I retired in 2006 and after scouting eBay bought a 1960 Norton Slimline frame which the previous owner so graciously decided to bend the forks on!  A mate of mine was sellingf an engine from a Trident 750 but it was no runner.  Three new Corillo rods, three new pistons and a lot of cursing later- she was ready to go!

I grafted in forks from a Suzuki GS500, which I’ll add, is no mean feet with an Imperial frame and metric fork stem!  In addition to the troublesome front end I have to fabricate all new engine mounting plates, oil tank mounts, chain guard, etc…  In the end, I’d like to think she came together quite well and goes very well just the same.


Brian Smith AKA: SMUDGER

Bike of The Week for Week 3 of Cafe Racer TV Season 1

Ron Gee’s stunning Harley Davidson Sportster Cafe


Café Racer TV Team,

I have been into Cafe bikes for about 10 years.  Sport bikes are fun and all…but old cafe bikes have soul.  I am constantly looking for a project to “cafe out”.  I have had 3 Norton Cafes, a Triumph Thruxton, and Honda CB550 café.  For my next project I want to do a Benelli SEI!  Such style!

I ride with a bunch of guys with Harleys and catch a lot of grief for my choice of rides, so I set out to Cafe a Harley to put the ridicule to bed!  I saw Benjie Cafe Racers Sportster tank and seat and went with it.  Finding a donor Sportster was a challenge.  ’70’s Sporty’s are either restored and to nice to modify or completely clapped out, but I got lucky and found a strong running/cosmetically challenged 1976 Sporty in Milwaukee.

Once I got it home I proceeded to rip everything off of it- piece by piece it came apart and the transformation began!  I powdercoated the rims and re-laced them and went the distance and added clip-ons.  Wanting to use the stock Harley controls, I had to turn 1″ bar stock aluminum down to 7/8″ to fit in the clip on fork clamps.

Tons of credit goes to my Brother-in-law, Dave Carnock for the paint and creative fabrication on various parts.  The nice thing about working on a Harley is….there are tons of aftermarket sources for trick parts that can be modified.  I am not a chrome fan, but the chrome oil tank worked for me…the pipes are J&P cycle stock….again, I don’t like chrome, but am not a fan of wrapped pipes either so I needed to come up with a plan for them.  New controls and clocks also from J&P and new front brake caliper from a custom shop since the old ones are junk.

In the end, I think I ended up with a pretty cool café racer with a big v-twin lump as the heart and soul.  When she rolled off the line in 76’ she probably had no idea she’d be stripped of all the heavy weight garbage she was born with and turned into a thoroughbred race horse.  I’m confident she doesn’t mind!  Thanks for the spot guys!

– Ron Gee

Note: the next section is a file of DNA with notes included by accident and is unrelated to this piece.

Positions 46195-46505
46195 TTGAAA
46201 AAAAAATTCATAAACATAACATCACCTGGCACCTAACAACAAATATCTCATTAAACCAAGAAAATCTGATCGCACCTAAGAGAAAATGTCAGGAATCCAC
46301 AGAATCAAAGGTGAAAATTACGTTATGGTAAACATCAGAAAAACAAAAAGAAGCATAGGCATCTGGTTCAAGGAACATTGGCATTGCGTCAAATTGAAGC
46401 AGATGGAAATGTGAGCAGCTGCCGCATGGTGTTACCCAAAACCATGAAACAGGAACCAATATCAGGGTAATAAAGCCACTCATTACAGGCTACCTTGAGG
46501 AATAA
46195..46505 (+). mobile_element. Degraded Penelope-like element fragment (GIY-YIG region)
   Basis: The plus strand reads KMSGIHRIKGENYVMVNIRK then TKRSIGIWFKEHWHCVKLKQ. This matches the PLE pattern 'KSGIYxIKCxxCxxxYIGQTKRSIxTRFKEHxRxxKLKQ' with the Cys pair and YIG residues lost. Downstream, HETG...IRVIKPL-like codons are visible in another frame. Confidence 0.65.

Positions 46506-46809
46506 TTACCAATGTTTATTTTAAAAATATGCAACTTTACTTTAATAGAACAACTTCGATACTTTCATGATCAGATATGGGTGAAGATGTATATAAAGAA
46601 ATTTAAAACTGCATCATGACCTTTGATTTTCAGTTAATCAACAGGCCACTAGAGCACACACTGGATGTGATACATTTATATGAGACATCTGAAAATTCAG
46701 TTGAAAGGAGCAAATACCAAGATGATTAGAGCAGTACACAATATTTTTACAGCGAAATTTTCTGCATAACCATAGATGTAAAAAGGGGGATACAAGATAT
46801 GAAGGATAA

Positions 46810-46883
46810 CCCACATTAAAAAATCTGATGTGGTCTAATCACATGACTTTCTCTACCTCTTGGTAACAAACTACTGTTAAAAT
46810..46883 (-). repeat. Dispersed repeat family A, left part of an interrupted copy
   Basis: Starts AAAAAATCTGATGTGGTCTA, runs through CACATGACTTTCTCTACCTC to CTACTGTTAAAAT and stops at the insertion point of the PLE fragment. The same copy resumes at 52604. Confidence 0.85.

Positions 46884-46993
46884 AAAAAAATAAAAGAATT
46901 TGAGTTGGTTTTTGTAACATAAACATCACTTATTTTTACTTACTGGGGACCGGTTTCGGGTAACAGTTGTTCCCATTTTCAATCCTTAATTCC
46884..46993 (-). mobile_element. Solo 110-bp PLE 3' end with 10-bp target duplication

Bike of The Week for Week 4 of Cafe Racer TV Season 1

Ralph Millers “Every-man’s Budget” Honda CB650 Cafe


Whats up folks?

Really stoked to be able to show off my cafe racer build in such a great forum and enjoy seeing the show each week.  I have been around Harley’s my entire life and came to love riding a variety of models but fell in love with the performance of Buells. After customizing my Buell Cyclone I got hooked on performance bikes and definitely enjoyed the speed factor as well the nimble handling. With loving that style of bike I found my way towards cafe bikes and always thought about checking out the Honda 750’s for a killer city bike as I could find them a bit more on the cheap.

When I bought this 1979 Honda cb650 for about $350 on craigslist I had no intention of building a cafe bike at all. It was originally intended to be a trade off for a buddy of mine who was going to do some work for me, as he wanted a cheap bike to run around town with. Low and behold he didn’t help on the project and now I was stuck with a broken down bike. The bike wasn’t running and was bought as is, which turned out to be quite the issue down the road, as I found out it was wrecked. The left side of the frame was tweaked and the pipes were bent out of whack a bit. The major issue was of course the carburetors and once I saw how bad off they were I knew that to even get the bike running it was going to require major surgery. Knowing all these factors and just staring at it for hours on end, I hatched a plan to make a custom cafe styled bike that would be built on a tight budget and to make as many new parts as I could by hand.

I revamped the frame to allow for the gas tank to sit a bit more flat, created a new style of rear section out of sheet metal, made a new seat pan that locks the tank into place, found a perfect style of fairing taken from a Harley V-Rod and fabbed up numerous parts on the bike to make it distinctive and unique. Most of all though, I wanted to create a cool Cafe Bike that would be built on a shoestring budget and one that I could ride the piss out of. I accomplished both and I dig blasting this bike all around town as its fun as hell and can’t wait for the next build.

– Ralph Miller / Rusty Knuckles –

*Be sure to checkout the exclusive Cafe Racer Tee’s that Ralph designed for Cafe Racer TV!  They’re like none-other!  Check them out by CLICKING HERE.